On the nature and treatment of the diseases of the heart
John Churchill, 1851 - 587 pages
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accompanied action alimentary canal already alterations animal appears applied arise arterial arterial pulse become blood body brain breathing canal capillaries cardiac caused cavities cerebro-spinal changes character chest circulation cloth cold combined condition congestion considered continued contractions coronary cutaneous derangement derived digestive diminished diseases disorders disturbed doses economy effects employed especially excitement explained frequently functions given gout head heart illustrated important impulse increased inflammation influence instances less likewise lungs manner means Medical medicines membrane morbid muscles muscular nature nerves nervous system numerous observed organs pain particular perform persons phenomena portion powers practical prevent processes produced pulmonary pulse qualities quantity quantity of blood relieved remarkable remedies respiration restoring rheumatism skin sleep sometimes sounds stomach structure substances suffering supply surface symptoms take place taken tion tissues treatment usually valves various veins venous vessels violent vital vomiting whilst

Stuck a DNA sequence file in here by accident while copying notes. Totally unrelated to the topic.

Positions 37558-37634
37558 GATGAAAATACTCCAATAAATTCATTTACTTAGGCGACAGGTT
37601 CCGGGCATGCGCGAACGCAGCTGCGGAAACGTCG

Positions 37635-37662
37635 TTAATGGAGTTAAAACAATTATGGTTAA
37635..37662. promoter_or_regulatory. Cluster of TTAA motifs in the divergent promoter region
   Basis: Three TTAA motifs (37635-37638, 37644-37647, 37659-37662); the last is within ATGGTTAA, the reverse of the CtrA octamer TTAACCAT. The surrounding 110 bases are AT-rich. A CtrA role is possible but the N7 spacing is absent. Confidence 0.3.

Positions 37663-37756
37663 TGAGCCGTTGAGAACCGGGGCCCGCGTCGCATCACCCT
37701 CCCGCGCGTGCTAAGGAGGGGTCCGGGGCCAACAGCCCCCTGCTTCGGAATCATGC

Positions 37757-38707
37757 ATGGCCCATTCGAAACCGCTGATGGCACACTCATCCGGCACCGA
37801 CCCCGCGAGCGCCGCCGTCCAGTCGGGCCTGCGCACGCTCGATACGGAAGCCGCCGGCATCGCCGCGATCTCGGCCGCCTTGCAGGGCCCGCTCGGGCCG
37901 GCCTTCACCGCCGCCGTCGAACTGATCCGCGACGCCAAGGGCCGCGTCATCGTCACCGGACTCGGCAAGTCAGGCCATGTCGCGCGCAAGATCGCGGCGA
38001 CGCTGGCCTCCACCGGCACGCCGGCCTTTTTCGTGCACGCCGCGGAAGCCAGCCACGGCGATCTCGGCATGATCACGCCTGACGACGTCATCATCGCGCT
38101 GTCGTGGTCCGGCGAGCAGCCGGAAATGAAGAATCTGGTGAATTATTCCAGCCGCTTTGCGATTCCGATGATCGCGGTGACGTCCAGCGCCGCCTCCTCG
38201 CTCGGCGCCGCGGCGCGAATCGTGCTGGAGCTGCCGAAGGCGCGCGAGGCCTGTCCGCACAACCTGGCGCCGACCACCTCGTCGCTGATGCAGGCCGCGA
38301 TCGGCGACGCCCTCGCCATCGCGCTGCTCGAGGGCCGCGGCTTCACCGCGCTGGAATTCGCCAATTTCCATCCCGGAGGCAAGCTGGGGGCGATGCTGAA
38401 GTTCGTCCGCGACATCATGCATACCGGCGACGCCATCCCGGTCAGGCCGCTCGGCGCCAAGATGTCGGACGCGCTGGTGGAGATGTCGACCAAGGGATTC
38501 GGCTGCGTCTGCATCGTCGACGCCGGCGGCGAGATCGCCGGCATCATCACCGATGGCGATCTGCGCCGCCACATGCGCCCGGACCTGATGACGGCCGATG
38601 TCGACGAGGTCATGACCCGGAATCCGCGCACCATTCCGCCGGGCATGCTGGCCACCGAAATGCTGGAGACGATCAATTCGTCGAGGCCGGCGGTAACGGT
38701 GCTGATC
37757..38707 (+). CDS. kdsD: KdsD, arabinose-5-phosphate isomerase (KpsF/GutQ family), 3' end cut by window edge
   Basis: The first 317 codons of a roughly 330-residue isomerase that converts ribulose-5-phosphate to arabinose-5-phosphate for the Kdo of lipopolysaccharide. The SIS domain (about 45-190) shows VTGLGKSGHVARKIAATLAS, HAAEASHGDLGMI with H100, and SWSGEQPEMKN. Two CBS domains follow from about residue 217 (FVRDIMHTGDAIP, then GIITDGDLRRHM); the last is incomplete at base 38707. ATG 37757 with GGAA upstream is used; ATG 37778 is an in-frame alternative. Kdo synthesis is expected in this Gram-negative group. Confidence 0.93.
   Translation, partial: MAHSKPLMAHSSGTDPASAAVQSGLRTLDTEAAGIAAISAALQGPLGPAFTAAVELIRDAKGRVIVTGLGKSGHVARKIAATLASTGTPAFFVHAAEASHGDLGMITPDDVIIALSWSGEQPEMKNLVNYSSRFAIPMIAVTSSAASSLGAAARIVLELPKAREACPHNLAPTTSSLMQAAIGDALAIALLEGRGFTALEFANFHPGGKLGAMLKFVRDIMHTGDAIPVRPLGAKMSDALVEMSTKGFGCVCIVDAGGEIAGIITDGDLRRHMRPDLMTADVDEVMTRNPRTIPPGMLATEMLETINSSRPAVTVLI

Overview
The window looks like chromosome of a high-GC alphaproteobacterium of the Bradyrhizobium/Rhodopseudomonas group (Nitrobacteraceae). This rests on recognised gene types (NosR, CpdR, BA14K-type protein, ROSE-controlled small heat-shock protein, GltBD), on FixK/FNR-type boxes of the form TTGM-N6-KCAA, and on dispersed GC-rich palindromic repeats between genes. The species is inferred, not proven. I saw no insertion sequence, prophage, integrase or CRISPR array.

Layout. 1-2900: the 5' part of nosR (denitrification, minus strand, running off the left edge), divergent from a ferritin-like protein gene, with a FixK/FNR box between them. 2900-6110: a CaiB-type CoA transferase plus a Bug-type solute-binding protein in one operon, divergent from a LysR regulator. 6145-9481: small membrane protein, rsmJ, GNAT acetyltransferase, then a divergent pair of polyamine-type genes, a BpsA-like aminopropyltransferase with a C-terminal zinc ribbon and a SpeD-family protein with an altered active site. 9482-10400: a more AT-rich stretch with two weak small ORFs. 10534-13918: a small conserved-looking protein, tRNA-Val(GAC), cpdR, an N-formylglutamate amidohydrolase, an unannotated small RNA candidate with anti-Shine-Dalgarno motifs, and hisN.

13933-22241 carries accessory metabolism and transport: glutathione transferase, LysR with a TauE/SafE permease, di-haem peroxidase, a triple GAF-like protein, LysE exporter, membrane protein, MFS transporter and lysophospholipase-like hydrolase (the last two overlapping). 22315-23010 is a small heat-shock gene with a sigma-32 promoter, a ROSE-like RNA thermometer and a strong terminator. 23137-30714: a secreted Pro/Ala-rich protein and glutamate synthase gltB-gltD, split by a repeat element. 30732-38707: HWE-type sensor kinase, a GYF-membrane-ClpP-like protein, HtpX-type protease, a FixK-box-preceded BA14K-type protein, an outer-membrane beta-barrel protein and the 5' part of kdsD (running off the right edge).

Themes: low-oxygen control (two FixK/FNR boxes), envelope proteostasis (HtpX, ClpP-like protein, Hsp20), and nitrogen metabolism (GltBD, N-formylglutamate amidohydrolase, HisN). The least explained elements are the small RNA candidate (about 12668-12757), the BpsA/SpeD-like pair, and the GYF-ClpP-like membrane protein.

Page 222 - Caesar carelessly but nod on him. He had a fever when he was in Spain, And when the fit was on him, I did mark How he did shake...
Page 101 - gin to fear that thou art past all aid From me and from my calling; yet so young, I still would— Man. Look on me! there is an order Of mortals on the earth, who do become Old in their youth, and die ere middle age, Without the violence of warlike death...
Page 126 - There comes a token like a scorpion's sting, Scarce seen, but with fresh bitterness imbued ; And slight withal may be the things which bring Back on the heart the weight which it would fling Aside for ever : it may be a sound — A tone of music — summer's eve — or spring — A flower — the wind — the ocean — which shall wound, Striking the electric chain wherewith we are darkly bound ; XXIV.
Page 52 - O'erhang and jutty his confounded base, Swill'd with the wild and wasteful ocean. Now set the teeth and stretch the nostril wide, Hold hard the breath and bend up every spirit To his full height.
Page 406 - But, see, his face is black, and full of blood ; His eye-balls further out than when he lived, Staring full ghastly like a strangled man : His hair uprear'd, his nostrils stretch'd with struggling : His hands abroad display'd, as one that grasp'd And tugg'd for life, and was by strength subdued.